Co-Authored by David Hosterman and Jonathan Edwards
Never heard of a Homeowner Association? Well if you are considering the purchase of a new home you will want to read this article because you might want to think twice before signing. While not all HOAs are entirely bad, Homeowner Associations and Common Interest Communities work differently than a traditional home not requiring membership in this type of entity. Here is how they work and what to be cautious of.
Let’s first define what these entities are and then how they work.
Common Interest Community also known as common-interest developments or CIDs, include condominiums, retirement communities, vacation timeshares, and other housing developments comprised of individually owned units, in addition to shared facilities and common areas.
A Homeowner’s Association or HOA is an organization in a subdivision, planned community or condominium that makes and enforces rules for the properties within its jurisdiction. The purchase of the property automatically makes the homeowner a member of the HOA. The homeowner agrees to abide by the rules and regulations of the community, and pay required dues, fees and assessments. *Definitions provided by Investopedia
If you are purchasing a home in an HOA or CIC you want to be aware that there is to some degree a governing body with additional rules and or by-laws that you will need to abide by. The HOA has the ability to place a lien on your property should you fall behind in the dues or fail to follow the rules. HOA dues can be monthly, quarterly or annual and can range from as little as $1 to tens of thousands of dollars. The HOA fees cover any number of things from annual Holiday parties to trash removal to landscaping, etc.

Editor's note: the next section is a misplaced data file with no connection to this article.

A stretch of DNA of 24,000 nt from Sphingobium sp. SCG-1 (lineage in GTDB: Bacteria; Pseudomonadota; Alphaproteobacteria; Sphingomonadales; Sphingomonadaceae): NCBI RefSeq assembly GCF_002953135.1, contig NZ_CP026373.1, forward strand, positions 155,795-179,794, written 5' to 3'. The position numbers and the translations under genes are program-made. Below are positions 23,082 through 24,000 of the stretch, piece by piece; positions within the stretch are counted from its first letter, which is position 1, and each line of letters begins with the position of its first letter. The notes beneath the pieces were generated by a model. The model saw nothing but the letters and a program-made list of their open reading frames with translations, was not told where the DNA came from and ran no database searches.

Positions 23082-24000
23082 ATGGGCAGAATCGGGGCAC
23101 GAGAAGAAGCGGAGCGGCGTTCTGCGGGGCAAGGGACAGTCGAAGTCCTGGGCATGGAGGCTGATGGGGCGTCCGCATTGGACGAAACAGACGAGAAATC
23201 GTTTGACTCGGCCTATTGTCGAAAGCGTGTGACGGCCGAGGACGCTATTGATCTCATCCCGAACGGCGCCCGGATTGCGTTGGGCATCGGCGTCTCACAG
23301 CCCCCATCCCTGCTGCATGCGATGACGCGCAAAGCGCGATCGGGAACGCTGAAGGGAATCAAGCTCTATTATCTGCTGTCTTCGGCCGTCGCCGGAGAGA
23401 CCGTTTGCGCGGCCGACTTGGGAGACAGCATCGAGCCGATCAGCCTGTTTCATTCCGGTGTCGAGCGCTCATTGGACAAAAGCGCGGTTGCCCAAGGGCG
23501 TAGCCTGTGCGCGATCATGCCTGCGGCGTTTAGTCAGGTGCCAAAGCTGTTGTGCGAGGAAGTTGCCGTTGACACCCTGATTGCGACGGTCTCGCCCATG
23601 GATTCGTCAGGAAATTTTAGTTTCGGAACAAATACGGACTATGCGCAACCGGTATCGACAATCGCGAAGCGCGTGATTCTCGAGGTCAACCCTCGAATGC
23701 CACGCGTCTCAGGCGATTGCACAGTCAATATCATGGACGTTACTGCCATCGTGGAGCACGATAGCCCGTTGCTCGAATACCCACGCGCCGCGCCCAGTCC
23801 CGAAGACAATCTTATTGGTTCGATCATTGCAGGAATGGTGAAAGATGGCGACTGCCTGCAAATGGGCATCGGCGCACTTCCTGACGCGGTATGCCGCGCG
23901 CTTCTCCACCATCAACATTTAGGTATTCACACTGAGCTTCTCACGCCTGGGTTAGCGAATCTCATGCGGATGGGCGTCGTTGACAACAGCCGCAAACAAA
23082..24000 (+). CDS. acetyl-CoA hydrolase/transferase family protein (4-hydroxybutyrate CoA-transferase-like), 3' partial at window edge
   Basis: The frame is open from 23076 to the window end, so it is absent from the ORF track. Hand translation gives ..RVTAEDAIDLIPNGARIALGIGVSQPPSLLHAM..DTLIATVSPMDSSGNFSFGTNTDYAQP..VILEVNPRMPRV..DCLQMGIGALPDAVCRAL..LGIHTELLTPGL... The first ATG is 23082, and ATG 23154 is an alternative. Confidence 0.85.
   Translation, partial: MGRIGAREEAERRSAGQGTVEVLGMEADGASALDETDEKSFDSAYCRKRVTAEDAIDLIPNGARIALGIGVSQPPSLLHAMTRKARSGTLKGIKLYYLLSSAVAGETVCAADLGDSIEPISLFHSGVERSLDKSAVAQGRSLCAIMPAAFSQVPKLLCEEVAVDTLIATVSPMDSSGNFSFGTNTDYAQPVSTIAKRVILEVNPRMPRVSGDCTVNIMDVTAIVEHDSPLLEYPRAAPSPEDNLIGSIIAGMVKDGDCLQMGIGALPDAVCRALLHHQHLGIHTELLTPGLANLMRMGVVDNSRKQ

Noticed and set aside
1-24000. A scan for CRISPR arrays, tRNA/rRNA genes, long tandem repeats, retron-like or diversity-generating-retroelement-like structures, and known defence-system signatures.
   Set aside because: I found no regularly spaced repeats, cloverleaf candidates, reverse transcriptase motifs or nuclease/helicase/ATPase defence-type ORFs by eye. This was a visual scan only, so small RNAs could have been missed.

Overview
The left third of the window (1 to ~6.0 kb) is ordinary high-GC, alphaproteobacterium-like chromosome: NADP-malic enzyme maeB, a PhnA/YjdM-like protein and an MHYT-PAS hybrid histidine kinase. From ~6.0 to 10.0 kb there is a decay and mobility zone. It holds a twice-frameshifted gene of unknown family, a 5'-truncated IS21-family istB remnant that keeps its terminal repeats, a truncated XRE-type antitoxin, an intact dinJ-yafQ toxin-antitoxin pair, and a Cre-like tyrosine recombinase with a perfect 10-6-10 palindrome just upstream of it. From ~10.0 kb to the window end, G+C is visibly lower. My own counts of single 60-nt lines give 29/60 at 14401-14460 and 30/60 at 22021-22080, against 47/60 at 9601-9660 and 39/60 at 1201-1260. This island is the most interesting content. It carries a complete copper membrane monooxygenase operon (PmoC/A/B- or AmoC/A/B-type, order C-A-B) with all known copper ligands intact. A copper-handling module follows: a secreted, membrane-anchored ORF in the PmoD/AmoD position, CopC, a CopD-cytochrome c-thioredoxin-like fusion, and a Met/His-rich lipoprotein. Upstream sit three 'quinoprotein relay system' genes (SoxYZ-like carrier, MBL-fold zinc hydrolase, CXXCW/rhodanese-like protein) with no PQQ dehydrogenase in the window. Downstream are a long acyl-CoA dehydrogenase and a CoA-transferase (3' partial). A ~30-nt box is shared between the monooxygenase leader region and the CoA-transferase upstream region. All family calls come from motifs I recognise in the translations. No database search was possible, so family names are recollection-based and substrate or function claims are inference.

HOAs will typically have an elected body to hold regular meetings and uphold the rules as well as establish new ones. They will typically have at least a President and a Treasurer. For bigger and more complex communities there will generally be a property management company that is paid to run the association. When purchasing a home your lender will need certain information from the HOA including but not limited to covenants and by-laws, condo questionnaire, and Master Insurance policies.
All major lenders working with Fannie Mae, Freddie Mac, FHA, and VA guidelines will need specific information on the property. FHA and VA loans will need to have been previously approved. Fannie Mae and Freddie Mac have a specific questionnaire they use to collect specific information on a property. Some of the information they are looking for would be number of units that are owner-occupied vs number of units that are being rented, does the HOA have enough in their reserves to cover delinquent dues, is there any current litigation against the HOA, etc.
While HOAs present a certain risk to the owners of the homes they can provide very beneficial rules to help maintain home values and reduce crime. It is essential that you understand how they work and any rules associated with that particular association.
Some of the material used for the content of this article was derived from Episode 58 of the Mile High Mortgage and Real Estate Report on AM1690 KDMT.
This episode included special guest Rick Yerman with Keller Williams Realty DTC.